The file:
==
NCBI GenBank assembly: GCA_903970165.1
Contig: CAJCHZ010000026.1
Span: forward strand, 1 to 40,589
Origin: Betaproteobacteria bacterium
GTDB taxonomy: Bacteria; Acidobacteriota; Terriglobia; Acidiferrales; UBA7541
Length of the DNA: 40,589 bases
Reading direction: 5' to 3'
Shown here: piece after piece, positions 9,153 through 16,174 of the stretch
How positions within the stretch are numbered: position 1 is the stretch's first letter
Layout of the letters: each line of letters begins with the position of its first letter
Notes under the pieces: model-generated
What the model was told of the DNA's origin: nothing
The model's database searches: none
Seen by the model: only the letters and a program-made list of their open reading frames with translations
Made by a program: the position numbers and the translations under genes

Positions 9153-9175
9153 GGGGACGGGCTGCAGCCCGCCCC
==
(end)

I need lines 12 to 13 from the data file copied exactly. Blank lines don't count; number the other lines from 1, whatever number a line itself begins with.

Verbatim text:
What the model was told of the DNA's origin: nothing
The model's database searches: none